Sunday, February 12, 2017

Coffee Pot Valley

Odometer 54446
Ajo, AZ

A recent desert trek took me out to CoffeePot Valley where Mark and I were scouting for another aircraft wreck site.  CoffeePot is east of Ajo out behind the Batamote Mountains.

Joan and I were out near here last year when Mark and I got stranded in the Suzuki when his shift bushing crumbled leaving the transmission in neutral- permanently, well semi-permanently,we got it fixed pretty quickly with a new piece from Low Range Off Road.
This time the Suzuki is working well and we are tracking down a report of an F-104 that crashed in this vicinity back in 1969

The distinctive rock crest is what gives this mountain its name- but I'm not seeing the coffeepot- maybe a whale?  but no, not a coffeepot of any kind I've seen.

Boulder Road
The road is very challenging, best accomplished with a good off-road machine.  The "road" is a single lane and goes from gravel, to mud, to rocks the size of a football, and the ruts and washouts just add to the fun.  Forward speed is regulated by how good your spine and internal organs are feeling that day.  Today we hit high speeds in the 25- 30mph range however the average was more like 4-5 mph. Low range 4 wheel drive makes it easier to crawl along with out fanning the clutch in, and out all the time.

The search area for this particular crash will be about a mile square, because the coordinates we have been given have degrees and minutes, but no seconds.  I believe they are kept vague for a reason, but not sure what the reason is- souvenir hunters maybe?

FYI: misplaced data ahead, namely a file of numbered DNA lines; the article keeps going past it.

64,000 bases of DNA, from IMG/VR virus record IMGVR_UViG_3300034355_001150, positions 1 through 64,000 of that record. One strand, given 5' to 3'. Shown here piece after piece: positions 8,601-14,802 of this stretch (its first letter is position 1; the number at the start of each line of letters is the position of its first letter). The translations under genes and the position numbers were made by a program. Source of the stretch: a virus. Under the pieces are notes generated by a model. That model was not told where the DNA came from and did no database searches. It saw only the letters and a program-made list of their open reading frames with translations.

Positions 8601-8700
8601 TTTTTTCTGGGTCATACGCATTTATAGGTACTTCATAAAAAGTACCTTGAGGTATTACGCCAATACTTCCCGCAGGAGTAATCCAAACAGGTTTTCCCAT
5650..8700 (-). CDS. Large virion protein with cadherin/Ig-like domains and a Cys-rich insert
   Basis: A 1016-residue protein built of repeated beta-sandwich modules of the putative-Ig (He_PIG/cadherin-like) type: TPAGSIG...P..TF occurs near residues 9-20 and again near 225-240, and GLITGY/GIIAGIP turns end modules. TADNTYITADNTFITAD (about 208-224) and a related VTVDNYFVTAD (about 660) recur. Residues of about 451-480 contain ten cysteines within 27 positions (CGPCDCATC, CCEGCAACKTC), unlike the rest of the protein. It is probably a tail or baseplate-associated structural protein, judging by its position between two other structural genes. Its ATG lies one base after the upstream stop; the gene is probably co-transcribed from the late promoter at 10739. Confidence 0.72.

Our goal today is to scout the area and get more data that will help us come up with a good search pattern.

There is a high pressure gas line that follows this route.  The gas line was installed back in the early 20's to supply natural gas to the Ajo copper mine.  Most of the line is buried, but washes (arroyos) and solid rock ledges have forced the installers to leave some of the pipe exposed.
Gas line from Tucson to Ajo
Did I mention that there are wild burros out here too?  There is one in the middle ground of this picture checking me out.

Natural Gas Pumping Station

Out in Coffeepot Valley there is a fuel powered pump that runs all the time- keeping the line pressurized  enabling the gas to cover the 120 miles from Tucson and Ajo. (probably one of several)

The road to Coffeepot Well and Corral takes off from the mainline here and takes us north through the valley that lies to the west of  Coffeepot mountain.

The corral and the holding tank are still out here, but the wind pump has been taken down, so the only water in the troughs here is rain water.  This was one of many wind pumps that operated in this area in the late 1800's and early 1900's to support the cattle from the Childs Ranch.  This setup is much like the well and corral on the pipeline road at Burro Gap that I reported on in this blog a few years ago.  [You can read that blog in a pop-up window by clicking here (Burro Gap).]  Something I read at the Organ Pipe National Monument said that ranchers need to have water available about every 6 miles for their free range cattle, and that seems about right when I consider all the wells that were active in this area.  This is public land, but the rancher that controlled the water- "owned" the grazing.
No wreck found today- but we'll be back...

Your Traveling Friends

Jeff and Joan

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